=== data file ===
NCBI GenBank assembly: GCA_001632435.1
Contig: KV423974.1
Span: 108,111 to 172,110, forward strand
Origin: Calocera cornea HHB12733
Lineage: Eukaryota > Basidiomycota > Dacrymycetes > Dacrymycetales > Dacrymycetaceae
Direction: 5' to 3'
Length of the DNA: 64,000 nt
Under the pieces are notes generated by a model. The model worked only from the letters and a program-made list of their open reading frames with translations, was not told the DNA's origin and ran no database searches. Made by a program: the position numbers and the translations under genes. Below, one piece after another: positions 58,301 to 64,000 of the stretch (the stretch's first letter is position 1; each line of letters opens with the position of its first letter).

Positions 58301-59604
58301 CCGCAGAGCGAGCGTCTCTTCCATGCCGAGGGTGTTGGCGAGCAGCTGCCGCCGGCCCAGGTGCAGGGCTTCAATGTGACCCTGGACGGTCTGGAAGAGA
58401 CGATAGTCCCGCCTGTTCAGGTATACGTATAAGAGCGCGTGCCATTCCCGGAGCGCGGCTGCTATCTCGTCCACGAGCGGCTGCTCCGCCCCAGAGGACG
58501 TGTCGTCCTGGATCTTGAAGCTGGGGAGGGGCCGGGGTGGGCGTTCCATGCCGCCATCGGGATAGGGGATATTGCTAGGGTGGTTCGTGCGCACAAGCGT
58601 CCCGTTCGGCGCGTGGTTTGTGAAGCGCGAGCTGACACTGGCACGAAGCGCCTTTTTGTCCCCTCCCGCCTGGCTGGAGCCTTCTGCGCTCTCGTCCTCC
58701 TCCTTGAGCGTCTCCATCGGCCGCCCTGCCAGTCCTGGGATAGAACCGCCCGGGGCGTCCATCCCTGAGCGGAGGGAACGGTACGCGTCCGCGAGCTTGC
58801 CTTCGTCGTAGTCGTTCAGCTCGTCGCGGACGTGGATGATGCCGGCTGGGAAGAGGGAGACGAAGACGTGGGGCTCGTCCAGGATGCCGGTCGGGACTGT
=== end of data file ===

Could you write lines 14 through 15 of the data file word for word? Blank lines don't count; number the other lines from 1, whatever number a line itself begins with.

58701 TCCTTGAGCGTCTCCATCGGCCGCCCTGCCAGTCCTGGGATAGAACCGCCCGGGGCGTCCATCCCTGAGCGGAGGGAACGGTACGCGTCCGCGAGCTTGC
58801 CTTCGTCGTAGTCGTTCAGCTCGTCGCGGACGTGGATGATGCCGGCTGGGAAGAGGGAGACGAAGACGTGGGGCTCGTCCAGGATGCCGGTCGGGACTGT